Arianne Brown

Are you Drinking Enough Water?

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Are you Drinking Enough Water?

It is habit for most of us to begin our day with a cup of coffee. Wake up, grab a bite to eat, and always ensuring we grab our coffee. It’s habitual, and for some of us, it’s even addictive. As you go through your morning routine, do you reach for a glass of water as well? If your answer is no, then maybe it’s time to reconsider.

The human body is made up of at least 60% water, (give or take.) Your body DEPENDS on water to survive and to maintain homeostasis. Ensuring that you are supplying your body with adequate hydration is key to sustaining healthy functioning.

Health Benefits of Water

Water does a lot more than just keep us from feeling thirsty. Water is responsible for continuing to guarantee that our cells, tissues, and muscles work properly.

Temperature Regulation and Tissue Care:

Some of the function of water in the body include: regulating your body’s temperature to prevent overheating. This function is done through perspiration. In addition to core temperature regulation, water helps to lubricate your body’s joints. Without water, our tissues would not be properly nourished and would not be able to function normally, preventing them from helping to support our own joint health.

Waste Excretion:

Not only does our body use water to remove waste through perspiration, it also does this through defecation and urination. Water is essential in our kidney health. The kidneys are responsible for excreting waste from the body. This waste includes urea, as well as other acids. Water is vital in kidney function. Without proper fluid levels, kidney functioning is disrupted and the waste products typically filtered by these organs can begin to build up inside the body. Most individuals who suffer from kidney stones, are attributed to lack of fluid (water) in the body.

Digestion:

Though water is not absolutely necessary in digestion, it is helpful in expediting      the process. Water aids in the breakdown of food which increases the rate of digestion. Water also helps your body digest soluble fiber and makes minerals more attainable. With water, fiber is broken down easier making stools easier to pass.

How Much Water Should You be Drinking?

This may seem like a simple question, but the answer is much more complex. Hydration levels vary greatly depending upon the individual. There are many factors to take in such as:

  • Physical activity level
  • BMI
  • Perspiration rates
  • Muscle Mass
  • Fat Mass
  • Fat Free Mass

If an individual has had DEXA scans previously performed on them and have access to a breakdown of their body’s composition, then this would be extremely beneficial in determining exact amounts of necessary fluid hydration.

For those of us who do not have access to such testing, then it is best to listen to the experts. According to the Mayo Clinic, adequate fluid intake for individuals would be:

  • About 15.5 cups (3.7 liters) of fluids for men
  • About 11.5 cups (2.7 liters) of fluids a day for women

Many of us have heard the phrase to drink about 8 ounces of water a day. This is an adequate amount for most individuals to drink, and not a bad model to follow. Just through our food consumption alone, we intake water. Especially depending upon each individuals’ diets. FOr those who consume a high fruit and vegetable diet, they receive much more water from food comparative to those who eat a high meat and salt diet. Water from food contributes about 20% of your body’s total water needs daily.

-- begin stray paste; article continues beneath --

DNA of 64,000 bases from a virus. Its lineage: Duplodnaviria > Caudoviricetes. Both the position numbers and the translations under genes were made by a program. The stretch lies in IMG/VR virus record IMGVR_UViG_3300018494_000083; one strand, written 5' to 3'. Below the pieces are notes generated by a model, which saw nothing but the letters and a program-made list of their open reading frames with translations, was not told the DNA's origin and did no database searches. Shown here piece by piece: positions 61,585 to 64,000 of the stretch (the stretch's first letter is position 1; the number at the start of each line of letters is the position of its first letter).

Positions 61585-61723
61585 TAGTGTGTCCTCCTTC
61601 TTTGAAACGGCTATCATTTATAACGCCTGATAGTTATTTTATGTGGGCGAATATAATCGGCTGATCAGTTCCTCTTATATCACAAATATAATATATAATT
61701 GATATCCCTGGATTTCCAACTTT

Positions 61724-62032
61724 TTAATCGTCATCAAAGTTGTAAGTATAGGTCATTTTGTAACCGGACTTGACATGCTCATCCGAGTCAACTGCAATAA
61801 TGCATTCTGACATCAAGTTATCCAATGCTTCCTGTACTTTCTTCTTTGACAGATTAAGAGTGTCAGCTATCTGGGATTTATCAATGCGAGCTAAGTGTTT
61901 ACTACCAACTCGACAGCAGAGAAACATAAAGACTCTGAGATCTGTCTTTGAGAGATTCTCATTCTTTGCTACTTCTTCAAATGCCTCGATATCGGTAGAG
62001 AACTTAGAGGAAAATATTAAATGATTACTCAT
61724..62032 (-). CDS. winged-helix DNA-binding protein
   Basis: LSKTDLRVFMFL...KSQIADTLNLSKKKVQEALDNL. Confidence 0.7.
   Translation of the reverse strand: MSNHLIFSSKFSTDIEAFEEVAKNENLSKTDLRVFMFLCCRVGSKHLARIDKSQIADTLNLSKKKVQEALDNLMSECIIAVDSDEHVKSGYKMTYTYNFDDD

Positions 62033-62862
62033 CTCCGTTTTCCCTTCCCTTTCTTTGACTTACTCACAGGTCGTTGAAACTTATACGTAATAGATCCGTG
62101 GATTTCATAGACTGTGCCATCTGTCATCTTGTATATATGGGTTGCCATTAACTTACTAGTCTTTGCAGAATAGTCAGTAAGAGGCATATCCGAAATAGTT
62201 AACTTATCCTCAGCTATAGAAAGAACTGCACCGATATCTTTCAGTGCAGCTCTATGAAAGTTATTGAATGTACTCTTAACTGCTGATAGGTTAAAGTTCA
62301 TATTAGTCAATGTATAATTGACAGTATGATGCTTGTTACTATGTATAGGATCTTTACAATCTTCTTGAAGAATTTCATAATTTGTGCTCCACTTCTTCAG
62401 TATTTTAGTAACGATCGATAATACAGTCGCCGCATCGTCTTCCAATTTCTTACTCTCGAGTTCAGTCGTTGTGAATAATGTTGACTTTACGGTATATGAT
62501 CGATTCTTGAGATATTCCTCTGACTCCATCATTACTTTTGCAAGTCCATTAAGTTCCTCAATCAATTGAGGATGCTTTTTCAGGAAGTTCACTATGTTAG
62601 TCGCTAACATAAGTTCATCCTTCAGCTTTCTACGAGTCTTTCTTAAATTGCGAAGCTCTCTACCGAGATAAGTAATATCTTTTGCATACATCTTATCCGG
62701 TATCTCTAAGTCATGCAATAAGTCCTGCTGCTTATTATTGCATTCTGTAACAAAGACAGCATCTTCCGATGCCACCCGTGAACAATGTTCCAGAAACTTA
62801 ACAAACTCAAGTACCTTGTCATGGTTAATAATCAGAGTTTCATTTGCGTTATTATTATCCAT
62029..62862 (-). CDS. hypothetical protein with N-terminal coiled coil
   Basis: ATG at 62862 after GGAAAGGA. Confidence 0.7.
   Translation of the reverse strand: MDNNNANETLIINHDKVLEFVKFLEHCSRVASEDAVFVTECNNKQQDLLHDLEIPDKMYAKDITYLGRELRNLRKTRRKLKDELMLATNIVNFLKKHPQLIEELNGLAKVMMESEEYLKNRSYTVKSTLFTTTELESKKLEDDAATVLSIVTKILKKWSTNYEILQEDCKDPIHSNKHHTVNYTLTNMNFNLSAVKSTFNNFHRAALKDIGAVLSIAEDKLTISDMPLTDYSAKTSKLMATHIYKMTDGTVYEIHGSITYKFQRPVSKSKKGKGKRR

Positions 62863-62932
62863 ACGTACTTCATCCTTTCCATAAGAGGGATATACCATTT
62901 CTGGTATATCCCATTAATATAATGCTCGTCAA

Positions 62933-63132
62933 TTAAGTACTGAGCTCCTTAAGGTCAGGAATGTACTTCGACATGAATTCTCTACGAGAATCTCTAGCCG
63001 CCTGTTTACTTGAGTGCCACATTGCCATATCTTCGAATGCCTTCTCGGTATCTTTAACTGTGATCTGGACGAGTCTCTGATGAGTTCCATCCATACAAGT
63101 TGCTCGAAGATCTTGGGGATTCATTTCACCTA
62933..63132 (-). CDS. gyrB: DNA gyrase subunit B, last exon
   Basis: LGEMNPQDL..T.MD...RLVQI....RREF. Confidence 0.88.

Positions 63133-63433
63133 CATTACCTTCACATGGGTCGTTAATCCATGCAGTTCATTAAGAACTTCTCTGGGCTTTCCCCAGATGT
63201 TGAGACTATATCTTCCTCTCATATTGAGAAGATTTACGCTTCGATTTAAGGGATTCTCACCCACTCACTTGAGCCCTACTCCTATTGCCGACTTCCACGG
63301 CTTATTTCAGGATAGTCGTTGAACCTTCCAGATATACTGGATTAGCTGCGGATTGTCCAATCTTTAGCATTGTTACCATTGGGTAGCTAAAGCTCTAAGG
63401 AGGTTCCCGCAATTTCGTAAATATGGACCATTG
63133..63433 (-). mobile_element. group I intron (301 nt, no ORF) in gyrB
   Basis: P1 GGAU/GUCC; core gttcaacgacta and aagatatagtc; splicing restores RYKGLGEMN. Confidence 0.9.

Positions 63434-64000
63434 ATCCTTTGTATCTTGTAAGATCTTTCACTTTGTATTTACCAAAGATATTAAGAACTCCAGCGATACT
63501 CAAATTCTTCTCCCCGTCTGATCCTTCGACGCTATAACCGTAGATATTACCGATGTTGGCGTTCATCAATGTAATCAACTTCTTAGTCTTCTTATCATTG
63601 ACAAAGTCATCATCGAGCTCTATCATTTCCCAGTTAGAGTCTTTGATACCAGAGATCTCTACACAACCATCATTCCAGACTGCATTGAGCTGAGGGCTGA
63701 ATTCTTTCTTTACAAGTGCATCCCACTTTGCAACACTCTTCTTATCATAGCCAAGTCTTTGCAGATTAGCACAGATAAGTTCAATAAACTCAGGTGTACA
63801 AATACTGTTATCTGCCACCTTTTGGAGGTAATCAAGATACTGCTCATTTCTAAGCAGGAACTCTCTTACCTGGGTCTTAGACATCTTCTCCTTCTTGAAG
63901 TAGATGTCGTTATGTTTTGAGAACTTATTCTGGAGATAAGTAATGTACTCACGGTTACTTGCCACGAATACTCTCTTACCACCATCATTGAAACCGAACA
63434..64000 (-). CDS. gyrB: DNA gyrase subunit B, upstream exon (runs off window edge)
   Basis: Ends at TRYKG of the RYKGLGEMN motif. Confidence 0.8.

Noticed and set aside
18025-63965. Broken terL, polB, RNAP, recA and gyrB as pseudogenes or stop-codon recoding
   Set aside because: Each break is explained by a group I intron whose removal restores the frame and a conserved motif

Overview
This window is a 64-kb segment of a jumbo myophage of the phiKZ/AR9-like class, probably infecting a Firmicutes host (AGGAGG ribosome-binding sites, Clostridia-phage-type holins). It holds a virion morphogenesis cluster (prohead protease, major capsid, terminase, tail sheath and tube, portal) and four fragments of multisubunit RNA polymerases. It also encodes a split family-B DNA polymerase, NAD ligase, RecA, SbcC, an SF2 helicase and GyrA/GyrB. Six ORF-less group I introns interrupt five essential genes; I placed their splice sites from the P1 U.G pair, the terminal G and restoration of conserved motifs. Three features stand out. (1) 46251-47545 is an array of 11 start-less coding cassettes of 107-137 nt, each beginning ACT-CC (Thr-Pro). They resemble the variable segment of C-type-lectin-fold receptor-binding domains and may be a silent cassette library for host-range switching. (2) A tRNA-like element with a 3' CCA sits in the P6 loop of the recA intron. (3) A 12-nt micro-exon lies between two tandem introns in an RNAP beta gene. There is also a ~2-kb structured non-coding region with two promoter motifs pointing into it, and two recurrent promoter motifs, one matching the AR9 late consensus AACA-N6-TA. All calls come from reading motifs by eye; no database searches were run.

Factors That Influence Hydration Levels:

There are a multitude of components that can affect an a person’s individual hydration needs. These factors can vary depending upon the individual as well. Take for example exercise. Each person has a different requirement for hydration level status during a bout of activity. Exercise hydration status depends on perspiration rates as well. Other factors to consider when trying tt plan hydration for exercise would be to take into account would be the exercise length of time and intensity. If you plan to sweat a lot, you may want to consider taking in a sports drink that contain essential electrolytes lost during activity. You also will want to have a drink (sports drinks) that contain some sodium concentration. Always remember: water follows where salt goes!

Another factor that affects hydration levels would be the environment. Each climate calls for its own hydration practices. Take for example arid, dry environments versus hot and humid climates. Humid environments cause individuals to sweat more and therefore experiences higher water losses. Taking in more water can help prevent dehydration side effects from occuring. Differences in elevation can also affect hydration status. High altitude environments (5,000 feet and above) require an intake of more water. Your body’s current state of health can alter hydration status. When an individual runs a fever, your body can experience a large deficit in water losses for every degree above normal body temperature. Water loss is also experienced in both vomiting and diarrhea. In the event of extreme sickness, it is also best to consult with your doctor! A planned hydration replacement regime may be needed.

Always listen to your body, it knows what it needs! If you’re thirsty, drink. If you’re not...well you still probably should drink some water. There are many ways for us to ensure that we are consuming enough water each day, whether through our food or other liquid beverages. Be sure to remember though, that water is always the best source to replace and restore our hydration levels!

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